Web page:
(Note I left out the word "religious" from your quote above).

Anonymous said...

One word: Ethnocide.

Dilip D'Souza said...

How ethnocide? Please elaborate.

Dilip D'Souza said...

Incidentally, Kshitij, I had meant to respond to this:

believe that all religions should be banned (too dreamy though).

Dreamy or not, and even though I don't care for religion, you can't ban it. You can, however, work towards making it irrelevant or redundant. Very hard job, but at least possible to work towards. Have you read Richard Dawkins' "The God Delusion"?

RU said...

Thank you for responding Dilip.
I will accept that your numbers are correct.
Even so, I think globally the Hindu community is outnumbered by the Christian community. If a nation(maybe this is far fetched ..but a majority in a nation?) chose to base their identity on religion mostly, they are unable to accept evangelism funded by foreigners

As a Hindu bordering on atheism I shouldn't care really. I wish I did not have to. However today when global war against terror means distrust for people of a faith and every dispute is colored by ethnic and religious divide, one worries about which side one happens to fall in.

This reminds me of an Oprah show in which Oprah introduces a man who professes to be an atheist. He believes it was enough be good and one not does have to believe in god for that. The verbal assault of the audience on the man surprised and shocked me... I wondered then..what was their problem?

Anonymous said...


I am not sure about the facts, but hadn't china come close to banning practice of all religions.

I had a number of chinese friends at grad school and whenever asked about their religion, they said they had none. The only festival they celebrated was chinese new year.

I have no idea how they achieved this this feat. Surely they have one less reason to kill their own countrymen.

Elaborating on about conversion to monotheistic religion :
TM talked about understanding that there can another path other than yours. This is what the christian preacher I met would not get/accept, she kept on saying "he is the only way". Again, I do not want to generalize, I bet there are crazy folks everywhere.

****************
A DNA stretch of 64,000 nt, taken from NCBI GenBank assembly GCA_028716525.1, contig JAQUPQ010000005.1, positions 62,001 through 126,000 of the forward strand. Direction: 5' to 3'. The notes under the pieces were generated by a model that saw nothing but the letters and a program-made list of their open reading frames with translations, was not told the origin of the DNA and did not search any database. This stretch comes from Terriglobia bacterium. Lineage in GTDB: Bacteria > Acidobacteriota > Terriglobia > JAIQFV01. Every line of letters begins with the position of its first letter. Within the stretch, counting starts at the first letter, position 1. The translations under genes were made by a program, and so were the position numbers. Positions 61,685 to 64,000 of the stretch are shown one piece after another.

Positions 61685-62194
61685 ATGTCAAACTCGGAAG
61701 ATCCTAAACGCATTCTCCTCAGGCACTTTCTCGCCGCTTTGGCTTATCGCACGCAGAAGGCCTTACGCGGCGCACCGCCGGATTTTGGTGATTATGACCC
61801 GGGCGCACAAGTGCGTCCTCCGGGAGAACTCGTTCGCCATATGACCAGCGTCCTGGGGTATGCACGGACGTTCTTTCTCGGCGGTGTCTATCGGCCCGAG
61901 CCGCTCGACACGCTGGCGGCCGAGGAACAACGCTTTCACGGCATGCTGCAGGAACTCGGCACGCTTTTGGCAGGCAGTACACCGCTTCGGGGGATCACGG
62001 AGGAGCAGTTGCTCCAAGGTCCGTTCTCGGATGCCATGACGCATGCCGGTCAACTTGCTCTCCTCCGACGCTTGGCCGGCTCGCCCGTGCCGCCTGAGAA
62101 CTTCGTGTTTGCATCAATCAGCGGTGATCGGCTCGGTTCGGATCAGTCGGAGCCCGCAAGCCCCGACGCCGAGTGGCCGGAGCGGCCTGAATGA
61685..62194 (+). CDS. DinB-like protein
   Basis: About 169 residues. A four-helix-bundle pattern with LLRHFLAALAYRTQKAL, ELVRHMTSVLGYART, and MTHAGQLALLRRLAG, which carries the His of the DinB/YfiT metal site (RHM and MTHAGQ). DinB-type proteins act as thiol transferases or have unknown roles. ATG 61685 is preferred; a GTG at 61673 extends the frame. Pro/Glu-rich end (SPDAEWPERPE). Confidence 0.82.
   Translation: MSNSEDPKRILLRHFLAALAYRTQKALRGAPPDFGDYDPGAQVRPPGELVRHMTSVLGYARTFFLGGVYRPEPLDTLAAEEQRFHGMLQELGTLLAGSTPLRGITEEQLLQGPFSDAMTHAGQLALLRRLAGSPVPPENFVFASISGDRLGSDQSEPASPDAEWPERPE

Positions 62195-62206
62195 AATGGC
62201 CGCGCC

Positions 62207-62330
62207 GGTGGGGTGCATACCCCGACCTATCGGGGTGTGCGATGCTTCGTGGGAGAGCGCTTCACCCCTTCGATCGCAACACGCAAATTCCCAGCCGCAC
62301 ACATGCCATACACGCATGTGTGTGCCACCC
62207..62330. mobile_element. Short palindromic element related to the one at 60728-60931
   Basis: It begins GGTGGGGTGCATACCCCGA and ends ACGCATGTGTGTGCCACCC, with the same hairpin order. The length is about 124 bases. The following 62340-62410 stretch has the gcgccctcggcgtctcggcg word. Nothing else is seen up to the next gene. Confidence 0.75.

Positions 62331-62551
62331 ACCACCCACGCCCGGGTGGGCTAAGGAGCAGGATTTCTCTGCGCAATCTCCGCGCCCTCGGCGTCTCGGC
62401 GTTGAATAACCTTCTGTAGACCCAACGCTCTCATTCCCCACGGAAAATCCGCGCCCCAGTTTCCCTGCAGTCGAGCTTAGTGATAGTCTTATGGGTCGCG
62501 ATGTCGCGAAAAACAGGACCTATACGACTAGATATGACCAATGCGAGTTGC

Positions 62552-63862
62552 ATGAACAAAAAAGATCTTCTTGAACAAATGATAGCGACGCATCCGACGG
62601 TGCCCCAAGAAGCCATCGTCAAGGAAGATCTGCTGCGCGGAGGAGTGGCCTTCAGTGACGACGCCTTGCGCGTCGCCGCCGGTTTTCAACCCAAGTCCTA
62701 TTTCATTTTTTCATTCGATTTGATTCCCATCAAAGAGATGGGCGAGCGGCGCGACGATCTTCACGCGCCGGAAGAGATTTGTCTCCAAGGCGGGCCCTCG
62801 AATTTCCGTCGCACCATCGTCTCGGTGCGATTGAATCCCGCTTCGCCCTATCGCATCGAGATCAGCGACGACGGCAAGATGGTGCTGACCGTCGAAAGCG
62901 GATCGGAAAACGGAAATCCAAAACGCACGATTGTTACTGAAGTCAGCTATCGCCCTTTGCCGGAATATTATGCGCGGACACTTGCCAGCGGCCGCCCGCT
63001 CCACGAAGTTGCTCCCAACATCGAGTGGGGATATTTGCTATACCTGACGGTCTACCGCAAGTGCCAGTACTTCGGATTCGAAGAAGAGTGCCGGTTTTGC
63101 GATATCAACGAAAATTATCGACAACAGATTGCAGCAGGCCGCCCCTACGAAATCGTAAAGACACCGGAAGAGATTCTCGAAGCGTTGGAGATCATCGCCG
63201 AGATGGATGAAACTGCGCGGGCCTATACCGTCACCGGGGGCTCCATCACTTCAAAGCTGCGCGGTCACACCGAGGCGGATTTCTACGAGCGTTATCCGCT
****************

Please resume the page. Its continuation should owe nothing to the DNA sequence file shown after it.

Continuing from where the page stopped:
I agree that if you convert someone forcefully then they will not follow it truly, but can you say this for sure about their future generations.
Aren't there student organizations in UP whose aim is convert India to their religion. Surely their forefathers who converted/got converted would not have had these goals/views, but their future generations do.

So why facilitate something that will surely hurt you later.


Transmogrifier said...

This thread is a few days old now but I am interested in the discussion primarily because I recently completed reading a few books about atheism, religion etc.

Kshitij: China actually allows some religiosity now a days. There are official Christian churches which are promoted by the state. They also allow some Buddhism and Taoism etc.

Dilip: Semantic differences apart, I don't see any future for tolerance/understanding unless all major religions accept other religions as "equally valid propositions". I don't see such an understanding happening anytime soon primarily among monotheistic religions because they are tied to a "book" which is supposed to be divine word. Believers have the need to think that their faith is "THE" answer and all other answers are less valid if not wrong and irrelevant. I see no way to get over this "need".

Dan Dennett suggests that children be taught comparitive world religions in school. His suggestion is to impartially teach about the history, basic propositions, creation myths and other mythology of all religions to the children in school. This will enable them to make an informed choice. I actually like his idea.

I am pretty sure that if such a thing is done it will definitely promote some "understanding" of the sort we discussed. I don't see it being done especially in India. If meditation and yoga- asanas are construed as religious indoctrination, how will people accept this?

Dilip D'Souza said...

RU: the only side I think you should care to be on is the one of justice and the truth. I realize that sounds idealistic, but it's the guide I try to use. (Note I say "try": I'm human too).